2006 autumn Tennō Shō: Daiwa Major beats Swift Current

Daiwa Major began his most successful season by finishing second to Balance of Game in the Nakayama Kinen in February. In April he recorded his most important victory for two years when he defeated the mare Dance in the Mood by three quarters of a length in the Milers' Cup at Hanshin Racecourse: in this race he was ridden for the first time by Katsumi Andō, who became his regular jockey.[9] In June he finished fourth behind the Hong Kong champion Bullish Luck in the Yasuda Kinen and was then fourth again behind Deep Impact in the eleven furlong Takarazuka Kinen.

In October, Daiwa Major returned to win the Group Two Mainichi Okan and was then sent to Tokyo for the autumn edition of the Tennō Shō. He started at odds of 6/1 in a field which included Admire Moon, Dance in the Mood, Cosmo Bulk, Hat Trick, Sweep Tosho and Company. He raced in second place before taking the lead in the straight and winning by half a length from Swift Current with Admire Moon in third.[10] On 19 November Daiwa Major started 13/10 favourite for the Group One Mile Championship at Kyoto Racecourse. Andō repeated his tactics from the Tennō Shō by positioning the horse in second place before going to the front in the straight and Daiwa Major held the late challenge of Dance in the Mood to win by a neck.[11] In December, Daiwa Major was one of fourteen runners invited to contest the Arima Kinen over twelve and a half furlongs at Nakayama. Racing well beyond his favoured distance, he finished third behind Deep Impact and Pop Rock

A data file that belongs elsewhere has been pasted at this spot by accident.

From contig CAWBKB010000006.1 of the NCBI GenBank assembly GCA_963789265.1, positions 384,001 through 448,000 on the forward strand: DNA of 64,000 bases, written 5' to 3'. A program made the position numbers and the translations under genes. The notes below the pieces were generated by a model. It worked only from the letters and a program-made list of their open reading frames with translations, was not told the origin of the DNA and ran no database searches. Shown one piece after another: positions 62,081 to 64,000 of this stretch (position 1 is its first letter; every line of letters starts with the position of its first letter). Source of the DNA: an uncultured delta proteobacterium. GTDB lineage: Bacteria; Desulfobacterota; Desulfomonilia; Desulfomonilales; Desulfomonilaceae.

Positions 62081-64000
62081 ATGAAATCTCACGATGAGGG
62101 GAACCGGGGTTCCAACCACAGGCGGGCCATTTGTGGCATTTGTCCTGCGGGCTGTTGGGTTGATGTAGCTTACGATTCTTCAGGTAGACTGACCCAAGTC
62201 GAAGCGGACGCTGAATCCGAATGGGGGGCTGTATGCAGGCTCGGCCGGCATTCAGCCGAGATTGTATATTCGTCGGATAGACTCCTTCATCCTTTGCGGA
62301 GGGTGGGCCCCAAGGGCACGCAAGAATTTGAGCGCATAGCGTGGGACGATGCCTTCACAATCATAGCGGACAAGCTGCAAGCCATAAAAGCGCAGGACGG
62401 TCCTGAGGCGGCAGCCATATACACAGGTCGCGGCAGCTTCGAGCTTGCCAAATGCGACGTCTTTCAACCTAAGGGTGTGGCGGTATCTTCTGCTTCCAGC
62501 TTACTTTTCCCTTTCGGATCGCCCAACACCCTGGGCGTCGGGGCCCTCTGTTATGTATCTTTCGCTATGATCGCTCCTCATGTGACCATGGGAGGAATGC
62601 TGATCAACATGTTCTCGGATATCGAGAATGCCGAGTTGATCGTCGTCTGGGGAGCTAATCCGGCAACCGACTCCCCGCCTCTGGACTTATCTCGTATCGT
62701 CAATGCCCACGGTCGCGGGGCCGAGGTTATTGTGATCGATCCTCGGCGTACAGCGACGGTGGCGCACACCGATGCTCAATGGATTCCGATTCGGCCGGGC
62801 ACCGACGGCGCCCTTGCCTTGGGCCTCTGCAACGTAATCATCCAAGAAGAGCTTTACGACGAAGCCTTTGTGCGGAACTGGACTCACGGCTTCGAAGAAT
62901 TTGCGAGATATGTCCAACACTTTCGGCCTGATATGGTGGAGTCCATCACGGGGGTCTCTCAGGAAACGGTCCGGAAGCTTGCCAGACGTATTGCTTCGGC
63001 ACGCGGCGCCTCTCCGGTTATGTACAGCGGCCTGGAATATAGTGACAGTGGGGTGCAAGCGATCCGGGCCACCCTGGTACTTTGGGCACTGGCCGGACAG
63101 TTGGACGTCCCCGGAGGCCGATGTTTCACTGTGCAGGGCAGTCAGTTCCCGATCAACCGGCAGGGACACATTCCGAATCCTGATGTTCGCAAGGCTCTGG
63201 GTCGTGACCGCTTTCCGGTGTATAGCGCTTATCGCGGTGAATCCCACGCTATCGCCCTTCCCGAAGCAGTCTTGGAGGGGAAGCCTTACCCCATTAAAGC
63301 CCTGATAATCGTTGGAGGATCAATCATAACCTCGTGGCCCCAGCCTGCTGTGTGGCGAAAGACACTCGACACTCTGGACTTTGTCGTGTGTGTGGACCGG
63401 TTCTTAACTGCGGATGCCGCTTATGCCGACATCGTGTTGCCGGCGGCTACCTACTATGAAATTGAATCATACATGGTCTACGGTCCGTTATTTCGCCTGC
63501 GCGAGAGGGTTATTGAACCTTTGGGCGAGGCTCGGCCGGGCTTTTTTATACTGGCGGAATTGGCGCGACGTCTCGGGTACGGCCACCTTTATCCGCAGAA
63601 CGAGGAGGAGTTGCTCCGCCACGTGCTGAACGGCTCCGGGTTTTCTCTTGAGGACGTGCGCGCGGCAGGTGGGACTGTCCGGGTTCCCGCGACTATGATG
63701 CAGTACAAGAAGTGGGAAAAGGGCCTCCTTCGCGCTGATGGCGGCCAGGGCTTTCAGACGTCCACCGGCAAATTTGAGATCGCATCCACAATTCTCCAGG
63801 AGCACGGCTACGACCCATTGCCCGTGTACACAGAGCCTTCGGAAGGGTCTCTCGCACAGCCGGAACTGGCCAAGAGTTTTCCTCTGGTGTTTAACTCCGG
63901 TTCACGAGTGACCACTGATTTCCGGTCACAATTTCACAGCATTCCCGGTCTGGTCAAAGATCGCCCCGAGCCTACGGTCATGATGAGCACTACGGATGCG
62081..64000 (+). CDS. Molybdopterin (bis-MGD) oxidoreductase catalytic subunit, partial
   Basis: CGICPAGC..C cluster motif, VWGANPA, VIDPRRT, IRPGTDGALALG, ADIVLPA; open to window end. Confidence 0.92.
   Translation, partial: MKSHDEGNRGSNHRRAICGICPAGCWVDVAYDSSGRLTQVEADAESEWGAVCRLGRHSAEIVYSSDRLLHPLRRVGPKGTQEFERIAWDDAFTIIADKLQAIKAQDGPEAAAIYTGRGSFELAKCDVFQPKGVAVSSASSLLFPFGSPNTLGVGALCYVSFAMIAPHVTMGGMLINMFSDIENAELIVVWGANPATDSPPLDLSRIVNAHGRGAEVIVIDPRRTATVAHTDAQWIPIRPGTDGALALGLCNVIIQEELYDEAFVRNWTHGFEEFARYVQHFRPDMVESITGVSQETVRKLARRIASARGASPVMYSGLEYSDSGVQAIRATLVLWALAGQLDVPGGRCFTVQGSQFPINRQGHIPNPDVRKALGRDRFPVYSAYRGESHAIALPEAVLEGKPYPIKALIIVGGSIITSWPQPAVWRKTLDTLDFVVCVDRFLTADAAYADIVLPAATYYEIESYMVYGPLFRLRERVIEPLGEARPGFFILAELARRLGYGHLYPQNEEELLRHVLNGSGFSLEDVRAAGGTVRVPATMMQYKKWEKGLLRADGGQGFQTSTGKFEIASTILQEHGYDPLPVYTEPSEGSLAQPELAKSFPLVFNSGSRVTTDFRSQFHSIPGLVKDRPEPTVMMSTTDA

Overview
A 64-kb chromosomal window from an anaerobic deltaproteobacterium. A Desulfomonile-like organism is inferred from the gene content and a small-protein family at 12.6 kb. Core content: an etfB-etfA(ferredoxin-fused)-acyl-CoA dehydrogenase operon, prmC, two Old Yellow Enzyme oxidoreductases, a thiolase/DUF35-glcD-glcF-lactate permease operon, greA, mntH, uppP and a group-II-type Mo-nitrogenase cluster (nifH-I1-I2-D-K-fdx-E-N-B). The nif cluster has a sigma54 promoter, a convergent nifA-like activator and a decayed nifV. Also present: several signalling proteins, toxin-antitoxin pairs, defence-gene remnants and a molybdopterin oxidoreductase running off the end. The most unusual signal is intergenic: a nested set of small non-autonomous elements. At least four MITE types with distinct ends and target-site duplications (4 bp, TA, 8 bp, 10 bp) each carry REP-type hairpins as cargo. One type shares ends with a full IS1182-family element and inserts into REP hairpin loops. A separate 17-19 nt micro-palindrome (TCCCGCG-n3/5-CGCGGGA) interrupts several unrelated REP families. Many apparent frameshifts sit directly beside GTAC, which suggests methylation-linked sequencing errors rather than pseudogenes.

At the end of the season, Daiwa Major won the JRA Award for Best Sprinter or Miler gaining 200 of the 289 available votes. He also received one vote in the polls for Japanese Horse of the Year and JRA Award for Best Older Male Horse, which was enough to place him second behind Deep Impact in both categories.[12] In the 2006 World Thoroughbred Racehorse Rankings, he was ranked the 20th best racehorse in the world.[13]

2007: six-year-old season[edit]